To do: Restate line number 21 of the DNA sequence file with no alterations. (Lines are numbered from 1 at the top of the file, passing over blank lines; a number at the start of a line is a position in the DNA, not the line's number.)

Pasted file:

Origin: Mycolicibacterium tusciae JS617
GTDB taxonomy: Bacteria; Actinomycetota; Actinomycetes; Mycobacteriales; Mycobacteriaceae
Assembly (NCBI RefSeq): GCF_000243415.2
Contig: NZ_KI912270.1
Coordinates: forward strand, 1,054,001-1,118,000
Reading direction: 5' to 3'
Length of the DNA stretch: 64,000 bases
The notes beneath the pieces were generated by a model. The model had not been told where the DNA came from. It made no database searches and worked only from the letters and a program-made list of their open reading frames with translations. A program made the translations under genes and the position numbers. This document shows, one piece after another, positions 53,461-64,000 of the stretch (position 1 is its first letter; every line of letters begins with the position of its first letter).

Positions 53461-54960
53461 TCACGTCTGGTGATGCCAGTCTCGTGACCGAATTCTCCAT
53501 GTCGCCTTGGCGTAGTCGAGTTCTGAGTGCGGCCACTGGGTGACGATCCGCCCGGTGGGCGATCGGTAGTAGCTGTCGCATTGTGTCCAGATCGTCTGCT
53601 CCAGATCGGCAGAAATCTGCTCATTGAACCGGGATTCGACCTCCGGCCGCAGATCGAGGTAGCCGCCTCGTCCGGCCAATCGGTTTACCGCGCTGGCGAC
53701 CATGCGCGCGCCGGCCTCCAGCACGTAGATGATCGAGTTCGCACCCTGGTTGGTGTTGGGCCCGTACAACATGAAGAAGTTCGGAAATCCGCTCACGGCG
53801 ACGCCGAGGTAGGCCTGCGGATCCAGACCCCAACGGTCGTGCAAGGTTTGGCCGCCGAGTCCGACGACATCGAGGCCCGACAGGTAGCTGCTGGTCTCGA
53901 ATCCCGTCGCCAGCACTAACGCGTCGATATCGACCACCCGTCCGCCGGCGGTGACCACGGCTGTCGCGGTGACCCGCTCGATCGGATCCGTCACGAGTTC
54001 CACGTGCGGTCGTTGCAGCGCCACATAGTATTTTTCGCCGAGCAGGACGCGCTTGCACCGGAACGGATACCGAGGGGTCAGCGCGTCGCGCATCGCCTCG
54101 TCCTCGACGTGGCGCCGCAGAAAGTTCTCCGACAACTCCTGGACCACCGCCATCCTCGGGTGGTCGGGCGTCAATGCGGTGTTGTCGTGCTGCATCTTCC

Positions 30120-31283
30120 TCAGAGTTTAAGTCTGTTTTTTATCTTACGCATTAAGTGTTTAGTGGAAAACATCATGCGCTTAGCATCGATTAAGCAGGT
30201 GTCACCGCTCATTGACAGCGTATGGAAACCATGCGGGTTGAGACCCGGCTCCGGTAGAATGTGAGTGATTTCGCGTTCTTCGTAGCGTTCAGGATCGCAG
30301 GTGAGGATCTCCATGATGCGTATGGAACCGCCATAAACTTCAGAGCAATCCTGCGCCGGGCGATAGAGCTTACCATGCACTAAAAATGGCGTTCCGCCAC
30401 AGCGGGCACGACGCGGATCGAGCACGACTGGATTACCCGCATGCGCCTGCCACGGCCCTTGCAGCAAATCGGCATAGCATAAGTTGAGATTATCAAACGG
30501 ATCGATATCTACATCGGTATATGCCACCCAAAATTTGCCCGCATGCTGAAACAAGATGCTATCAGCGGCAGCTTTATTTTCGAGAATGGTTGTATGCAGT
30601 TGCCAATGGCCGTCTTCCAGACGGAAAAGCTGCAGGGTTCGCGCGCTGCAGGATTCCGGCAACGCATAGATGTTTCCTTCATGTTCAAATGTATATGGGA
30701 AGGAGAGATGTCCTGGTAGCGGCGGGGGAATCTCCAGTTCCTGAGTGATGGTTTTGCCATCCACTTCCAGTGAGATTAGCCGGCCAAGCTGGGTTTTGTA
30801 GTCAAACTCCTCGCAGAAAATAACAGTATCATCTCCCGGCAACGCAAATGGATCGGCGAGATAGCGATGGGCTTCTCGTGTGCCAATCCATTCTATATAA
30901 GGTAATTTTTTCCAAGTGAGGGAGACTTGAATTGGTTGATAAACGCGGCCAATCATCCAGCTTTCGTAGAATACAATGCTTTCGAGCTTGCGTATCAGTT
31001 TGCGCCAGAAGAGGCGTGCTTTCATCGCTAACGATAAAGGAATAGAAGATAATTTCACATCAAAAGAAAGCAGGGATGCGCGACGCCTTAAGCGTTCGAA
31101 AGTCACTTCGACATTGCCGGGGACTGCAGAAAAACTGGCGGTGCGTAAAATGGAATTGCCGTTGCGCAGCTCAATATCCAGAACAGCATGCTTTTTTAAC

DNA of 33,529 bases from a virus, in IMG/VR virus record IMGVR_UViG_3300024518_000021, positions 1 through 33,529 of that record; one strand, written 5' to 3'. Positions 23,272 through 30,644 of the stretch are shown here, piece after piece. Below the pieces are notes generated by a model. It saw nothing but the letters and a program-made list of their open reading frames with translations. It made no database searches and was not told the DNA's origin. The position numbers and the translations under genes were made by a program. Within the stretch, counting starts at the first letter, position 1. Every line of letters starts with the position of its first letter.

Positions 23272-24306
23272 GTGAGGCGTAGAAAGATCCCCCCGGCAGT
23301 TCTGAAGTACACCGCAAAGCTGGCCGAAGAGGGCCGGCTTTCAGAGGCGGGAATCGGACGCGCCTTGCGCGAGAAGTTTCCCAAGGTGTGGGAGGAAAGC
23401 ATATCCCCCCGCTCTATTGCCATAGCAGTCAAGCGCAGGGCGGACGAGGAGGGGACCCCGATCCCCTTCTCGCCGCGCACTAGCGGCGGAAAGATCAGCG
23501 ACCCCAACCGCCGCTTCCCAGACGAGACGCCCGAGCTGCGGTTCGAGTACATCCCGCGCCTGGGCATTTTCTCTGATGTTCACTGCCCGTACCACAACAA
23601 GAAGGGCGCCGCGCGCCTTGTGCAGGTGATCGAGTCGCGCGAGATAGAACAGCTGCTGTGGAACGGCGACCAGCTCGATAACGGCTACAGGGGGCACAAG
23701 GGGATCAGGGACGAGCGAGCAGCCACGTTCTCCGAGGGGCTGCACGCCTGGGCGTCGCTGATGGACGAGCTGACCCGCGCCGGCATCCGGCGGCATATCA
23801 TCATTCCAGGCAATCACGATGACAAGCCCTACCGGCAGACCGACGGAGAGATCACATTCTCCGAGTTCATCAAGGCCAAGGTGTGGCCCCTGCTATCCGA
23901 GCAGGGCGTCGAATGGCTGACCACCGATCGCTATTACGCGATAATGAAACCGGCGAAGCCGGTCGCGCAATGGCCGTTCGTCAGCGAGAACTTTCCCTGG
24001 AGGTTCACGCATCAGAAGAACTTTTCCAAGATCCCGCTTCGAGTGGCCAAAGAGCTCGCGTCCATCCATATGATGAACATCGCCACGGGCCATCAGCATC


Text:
30301 GTGAGGATCTCCATGATGCGTATGGAACCGCCATAAACTTCAGAGCAATCCTGCGCCGGGCGATAGAGCTTACCATGCACTAAAAATGGCGTTCCGCCAC